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The last time I posted about water it was about the lack of available fresh water and clean sanitation that affects many parts of the world; especially children. This post is also about water, but about a lot more of it.

It is about the oceans. The oceans account for 70% of the world surface and 60% of the floor of the ocean lies deeper than 2000 meters. Ninety percent of all known living species live in the oceans and seas. There are likely many more that are unknown in the deep sea. The seabed has the highest percentage of biodiversity on the planet, with 98% of all marine animals.

We may know as little about the topography of the deep sea bed as we do about planets in our solar system. This general lack of interest is peculiar because it has a greater influence on life on our planet than those other planets do on earth. Some this I presume is visual. You look up in the sky and see the planets and the stars. There is a sense of awe. You look down in the ocean and you see a little below the surface. Interest in the oceans is principally confined to fisheries, coral and relatively recently, global warming.

Commercial and military interest generate interest in undiscovered places. In the case of the deep seabed the interest has again become mining. This interest is cyclical, because there has been intermittent interest since the 1970s. Technology and commodity pricing is the current impetus. The technology is improving and commodity prices for commercial minerals have been strong. A global recession might retard the interest again.

The deep sea bed lies within territorial waters and international waters. Sovereign offshore water rights include territorial waters, the contiguous zones, the Exclusive Enterprise Zone (EEZ) and the outer continental shelf. Territorial waters are 12 nautical miles from the country’s low water line (baseline). Beyond this 12 mile limit is contiguous zone of up to 24 nautical miles from the baseline. It is principally to permit a country to regulate immigration, trade, archealogical and historical sites and for other fiscal and sanitary reasons. It extends up to 200 nautical miles from the baseline, subject to another country’s zones. The EEZ is to protect a country’s economic interests in the living (e.g.,fishery and fauna) and the non-living (e.g.,minerals, oil, gas) in this zone. Beyond this may be the outer continental shelf if a country’s continental shelf extends beyond the limit of the EEZ. This so-called extended continental shelf affords a country sovereign rights over the resources at the surface and above and below. The high seas is beyond the EEZ and the “Area” is the surface and subsoil that is beyond any country’s sovereign waters, but does not include the water or air above this seabed. There are certain sovereign water limits for archipelagos as well.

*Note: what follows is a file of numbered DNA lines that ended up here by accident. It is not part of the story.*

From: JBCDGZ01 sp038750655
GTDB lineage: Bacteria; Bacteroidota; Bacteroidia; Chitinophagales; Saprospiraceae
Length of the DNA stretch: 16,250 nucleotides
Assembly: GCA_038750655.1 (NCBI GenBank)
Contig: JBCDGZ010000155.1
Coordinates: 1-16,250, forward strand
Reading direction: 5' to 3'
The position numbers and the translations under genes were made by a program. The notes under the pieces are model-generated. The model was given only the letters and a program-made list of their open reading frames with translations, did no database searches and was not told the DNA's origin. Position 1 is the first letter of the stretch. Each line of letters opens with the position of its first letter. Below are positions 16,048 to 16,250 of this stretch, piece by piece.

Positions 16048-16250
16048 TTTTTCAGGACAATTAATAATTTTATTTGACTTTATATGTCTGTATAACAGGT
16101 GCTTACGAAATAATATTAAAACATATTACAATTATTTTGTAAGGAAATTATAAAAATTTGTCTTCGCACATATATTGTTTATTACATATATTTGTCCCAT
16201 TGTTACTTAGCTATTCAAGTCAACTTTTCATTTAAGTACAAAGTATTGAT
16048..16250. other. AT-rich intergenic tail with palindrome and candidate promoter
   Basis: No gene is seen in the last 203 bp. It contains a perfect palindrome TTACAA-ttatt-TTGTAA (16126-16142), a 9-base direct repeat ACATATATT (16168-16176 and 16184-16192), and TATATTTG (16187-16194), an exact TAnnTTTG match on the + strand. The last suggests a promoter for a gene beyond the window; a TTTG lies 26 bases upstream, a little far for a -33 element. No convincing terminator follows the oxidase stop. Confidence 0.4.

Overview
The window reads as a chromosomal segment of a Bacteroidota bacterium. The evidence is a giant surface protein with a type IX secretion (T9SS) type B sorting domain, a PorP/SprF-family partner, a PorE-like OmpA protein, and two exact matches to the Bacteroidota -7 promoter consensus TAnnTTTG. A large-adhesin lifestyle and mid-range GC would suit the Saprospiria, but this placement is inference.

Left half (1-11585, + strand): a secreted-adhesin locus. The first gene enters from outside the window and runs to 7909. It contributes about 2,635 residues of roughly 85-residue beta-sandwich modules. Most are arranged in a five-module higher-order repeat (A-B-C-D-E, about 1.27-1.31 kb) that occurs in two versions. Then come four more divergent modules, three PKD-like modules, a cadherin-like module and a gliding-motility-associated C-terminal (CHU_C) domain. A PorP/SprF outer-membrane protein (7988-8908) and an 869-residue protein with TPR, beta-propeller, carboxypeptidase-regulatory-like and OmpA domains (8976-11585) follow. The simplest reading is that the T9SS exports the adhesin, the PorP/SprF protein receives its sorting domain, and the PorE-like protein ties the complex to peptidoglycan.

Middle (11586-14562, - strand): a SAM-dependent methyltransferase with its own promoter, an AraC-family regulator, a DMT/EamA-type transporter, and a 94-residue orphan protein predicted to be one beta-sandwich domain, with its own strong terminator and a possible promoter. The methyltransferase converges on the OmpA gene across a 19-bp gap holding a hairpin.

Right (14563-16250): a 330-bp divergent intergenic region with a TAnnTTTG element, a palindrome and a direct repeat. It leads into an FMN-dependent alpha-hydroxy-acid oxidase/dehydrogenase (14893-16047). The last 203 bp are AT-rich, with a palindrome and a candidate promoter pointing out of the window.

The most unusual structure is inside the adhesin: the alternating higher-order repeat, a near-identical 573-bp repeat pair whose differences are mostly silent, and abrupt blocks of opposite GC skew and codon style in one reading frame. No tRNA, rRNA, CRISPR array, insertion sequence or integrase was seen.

When you see in the media that China and its neighbors are vying for sovereign control of barren islands in the South China Sea it is more than about national pride. It is about money. It is about sovereign rights to the water and seabed surrounding these islands. Apart from fishing, there are oil, gas and minerals. To get a sense of China’s interest in minerals, from 2006-2010 it accounted for about 47% of the world’s consumption of cobalt, copper, nickel and managanese. It was the world’s largest net importer, accounting for a little over 24% of the world’s net imports.

Technology has advanced such that it is conceivable to see mineral exploitation of deep seabeds within territorial waters and the Area in the next few years. Papua New Guinea has entered into a mineral leasing agreement with Nautilus Minerals, Inc. a Canadian company based in Australia, to mine copper and gold (Solwara 1) in the Bismarck Sea at depths up to 1600 meters. Polymetallic Sulphides deposits such as this are the principal commercial interest for future projects as they contain, copper, gold, silver, lead and zinc and are at depths of 1000-5000 meters. Other seabed deposits include polymetallic nodules and cobalt-ferromanganese crusts. Each have different mineral content and are located in different areas: hydrothermal vents; plate ridges, undersea volcanos-seamounts. Some sulphide seamounts are the size of mountain ranges.

Since we have been less than diligent in exploring, mapping and providing data about the deep sea, mining in this region is a bit unknown from the standpoint of geohazards (e.g., landslides, current turbidity, and possible tsunamis), biodiversity, and environmental management. In the Area, the Internationa Seabed Authority, which regulates the deep seabed as a global resource, is moving on a precautionary basis, doing research and allowing only exploration of the Area. At some point, perhaps in the next 5 years it could draft exploitation regulations that would permit mining. Archipelago countries, although cognizant of the risks, as tourism is economically important to them, may move at a faster pace toward exploration (particularly at shallower depths). The marine species in the deep sea and surrounding these resources are often unique; they exist without oxygen and despite the great pressure at these depths. There is biodiversity from one hydrothermal vent to another.

As is the case with the Artic Circle, mining in this area of the ocean bears close scrutiny. The scrutiny is not because those in industry and in regulation do not care. It is because there is so much that is still unknown. Oceans are integral to climate and the intergration of life. Although closer to home than outer space it remains a place of untapped risk and wonder.

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